One of the main aspects linked to the sport of horseracing is the betting which takes place on the outcome of races. This can be in many different forms, from fixed price betting (i.e. placing a bet at a price, therefore knowing your return if successful) to totaliser betting, where your stake or bet money goes into a pool, from which winnings are shared for those who side with the winning horse.
Ways and means of placing bets has changed over time, bringing us to the multi-faceted market place bookmakers and punters move in today. There are many ways of placing bets, including those listed below.
- On course at race meetings
- In bookmakers shops
- By phone
- On the Internet via desktop/mobile/tablet sites
The history of placing bets or gambling on the outcome of an event like racing horses and greyhounds comes from the basic system of each competitor putting forward a stake or entry fee, with the winner taking the prize fund. Licensed bookmaking and betting was born out of similarly simple beginnings, with initially unlicensed people offering odds on the outcome of events within their local community.
In the early days to bet on an event you would have to attend the venue. Then many ‘street bookmakers’ provided an unlicensed way to bet, with bookies runners collecting bets from pubs and clubs. This meant that people could place bets on events taking place, with the bets settled once the outcome had become known to all.
The Horserace Totalisator Board (better known as The Tote) was formed by government in 1928 as a way offering a regulated on-course way for people to bet when attending the races. This form of pool betting works like a lottery, with funds bet being totalled up and divided between those who win, and therefore means dividends are less for more popular selections. The Tote still operates today with both on-course and off-course pool betting through a wide range of bets, mostly notably its ‘Scoop6’. A percentage is taken out of the pool before it is divided to cover costs and to ensure money is put back into the sport.
From 1st May 1961, bookmakers in the UK needed a licence to operate. The creation of these high street bookmakers meant that ‘street bookies’ had to meet legislation or cease to operate. Those bookmakers who did continue provided the foundations to the known bookmakers still operating today like William Hill. The first bookmaker offices would have a radio commentary service that would be heard providing a limited coverage of the races taking place. Telephone betting soon followed with regular customers being offered accounts that could be settled over a set period.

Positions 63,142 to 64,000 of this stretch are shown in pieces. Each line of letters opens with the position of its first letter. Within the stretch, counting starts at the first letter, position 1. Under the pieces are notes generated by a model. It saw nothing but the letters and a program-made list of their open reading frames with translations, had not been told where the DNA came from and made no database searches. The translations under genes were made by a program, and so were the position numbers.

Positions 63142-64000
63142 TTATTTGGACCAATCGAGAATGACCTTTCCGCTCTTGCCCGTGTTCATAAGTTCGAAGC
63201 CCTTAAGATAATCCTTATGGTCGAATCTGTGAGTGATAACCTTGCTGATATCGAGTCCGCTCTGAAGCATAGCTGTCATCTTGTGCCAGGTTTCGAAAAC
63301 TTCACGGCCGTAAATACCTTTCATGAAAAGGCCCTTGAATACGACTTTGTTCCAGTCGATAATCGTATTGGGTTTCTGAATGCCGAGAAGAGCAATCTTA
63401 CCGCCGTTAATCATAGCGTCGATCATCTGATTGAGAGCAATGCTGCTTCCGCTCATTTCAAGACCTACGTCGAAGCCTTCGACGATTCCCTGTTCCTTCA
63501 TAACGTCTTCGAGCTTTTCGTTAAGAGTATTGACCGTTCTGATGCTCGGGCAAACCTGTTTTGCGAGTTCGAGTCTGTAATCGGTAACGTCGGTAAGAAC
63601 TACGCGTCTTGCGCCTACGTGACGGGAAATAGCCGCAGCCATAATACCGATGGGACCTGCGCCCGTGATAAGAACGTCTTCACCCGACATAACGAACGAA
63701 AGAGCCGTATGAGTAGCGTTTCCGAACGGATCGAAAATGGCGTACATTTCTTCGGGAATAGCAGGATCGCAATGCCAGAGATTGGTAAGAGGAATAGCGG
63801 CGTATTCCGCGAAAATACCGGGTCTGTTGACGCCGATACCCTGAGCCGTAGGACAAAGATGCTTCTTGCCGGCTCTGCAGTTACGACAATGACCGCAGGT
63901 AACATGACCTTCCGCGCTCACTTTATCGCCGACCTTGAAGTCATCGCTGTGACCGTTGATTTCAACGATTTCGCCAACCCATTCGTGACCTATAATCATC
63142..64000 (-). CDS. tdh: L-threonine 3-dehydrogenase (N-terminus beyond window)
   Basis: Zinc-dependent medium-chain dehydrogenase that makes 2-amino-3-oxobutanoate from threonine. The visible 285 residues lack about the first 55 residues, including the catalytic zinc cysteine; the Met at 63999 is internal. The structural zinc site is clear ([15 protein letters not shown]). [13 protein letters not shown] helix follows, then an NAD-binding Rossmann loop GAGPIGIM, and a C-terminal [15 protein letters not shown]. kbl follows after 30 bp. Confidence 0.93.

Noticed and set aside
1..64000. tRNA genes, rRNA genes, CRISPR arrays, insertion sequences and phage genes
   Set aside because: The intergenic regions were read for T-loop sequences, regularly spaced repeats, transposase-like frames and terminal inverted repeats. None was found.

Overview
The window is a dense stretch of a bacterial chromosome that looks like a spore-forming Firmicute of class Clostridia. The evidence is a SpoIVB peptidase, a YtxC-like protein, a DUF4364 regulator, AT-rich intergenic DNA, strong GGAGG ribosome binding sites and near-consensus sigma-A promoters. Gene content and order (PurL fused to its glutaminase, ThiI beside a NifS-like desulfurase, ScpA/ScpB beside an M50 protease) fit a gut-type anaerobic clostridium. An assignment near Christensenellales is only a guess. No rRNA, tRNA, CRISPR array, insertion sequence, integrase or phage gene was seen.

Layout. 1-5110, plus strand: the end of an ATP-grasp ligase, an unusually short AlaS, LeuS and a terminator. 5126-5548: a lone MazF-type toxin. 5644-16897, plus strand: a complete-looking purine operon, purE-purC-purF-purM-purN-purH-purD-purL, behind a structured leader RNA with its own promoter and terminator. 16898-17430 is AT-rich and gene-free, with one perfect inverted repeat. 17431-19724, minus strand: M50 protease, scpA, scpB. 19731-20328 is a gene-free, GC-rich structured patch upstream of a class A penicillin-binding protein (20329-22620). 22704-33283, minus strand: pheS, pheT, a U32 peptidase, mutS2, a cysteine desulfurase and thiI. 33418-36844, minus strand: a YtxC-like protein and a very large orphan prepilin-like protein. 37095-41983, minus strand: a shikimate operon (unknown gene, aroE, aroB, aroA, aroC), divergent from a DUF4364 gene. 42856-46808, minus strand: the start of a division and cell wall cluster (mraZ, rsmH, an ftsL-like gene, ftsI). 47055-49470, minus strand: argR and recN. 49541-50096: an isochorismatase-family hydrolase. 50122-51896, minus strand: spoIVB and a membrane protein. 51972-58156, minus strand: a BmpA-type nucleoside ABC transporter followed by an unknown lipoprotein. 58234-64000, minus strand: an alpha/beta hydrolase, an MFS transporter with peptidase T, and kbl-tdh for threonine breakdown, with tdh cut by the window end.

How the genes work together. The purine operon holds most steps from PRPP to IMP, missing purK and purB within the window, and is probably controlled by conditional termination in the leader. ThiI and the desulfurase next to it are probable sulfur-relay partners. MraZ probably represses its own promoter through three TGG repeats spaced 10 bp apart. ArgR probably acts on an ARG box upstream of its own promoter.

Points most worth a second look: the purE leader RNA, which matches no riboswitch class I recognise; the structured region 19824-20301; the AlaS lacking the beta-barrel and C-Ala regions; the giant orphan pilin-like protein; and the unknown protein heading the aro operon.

Progress towards the 21st Century
With the improvements of technology came the first television pictures to be shown in betting shops in 1986. The introduction of televised races and sports meant that people could place bets and watch their selections in the bookmakers, rather than having to attend the events. Until wider television coverage became available, this meant that the bookmakers was the only place to watch the majority of races, and understandably made betting in the bookmakers more appealing.
The appeal of bookmakers over attending race meeting themselves also grew in 2002, until when bets placed through off-course bookmakers were liable to tax. This initial 10% figure (reduced to 9%) was added to bets placed or if not paid was taken from a punters returns. Until the abolition of tax the only way to avoid paying it was to attend race meetings where bets were tax free. From 2002 onwards the tax punters paid was abolished, with the tax or levy instead being taken by government from bookmakers profits.
The Internet Revolution
Punters are much better served today for options of how to bet and who to bet with, due to the internet opening up firstly computers and more recently mobiles and tablets.
Following on from the telephone betting account approach, the internet has meant that there is no need to go near a bookmakers shop to have a bet. The internet has seen bookmakers have to compete far more for business, with punters now likely to have accounts with many bookmakers in the pursuit of the best odds and associated offers.
With the introduction of the internet also came betting exchanges. This person to person approach made most famous by Betfair gave people further opportunity to profit from their opinions, with not only the option of putting money on what would win, but also profiting from ‘laying’ or predicting what would lose. The popularity of this type of betting has soared, with people making a living from ‘hedging’ and betting in running by attempting to bet at larger odds and lay off at shorter.
How the UK Compares
The options available to bet on horseracing in the UK and Ireland with fixed odds betting through bookmakers, pool style betting with The Tote and most recently the introduction of betting exchanges like Betfair offer far more choice to punters than what is available overseas. Countries like France and America rely solely on the pool style betting like The Tote in the UK. As explained above, this type of betting called the Pari-mutuel in France is a more regulated approach which does not offer the same variety, choice or control over prices, but does ensure a level playing field and simplifies fees of levy to be taken from bets.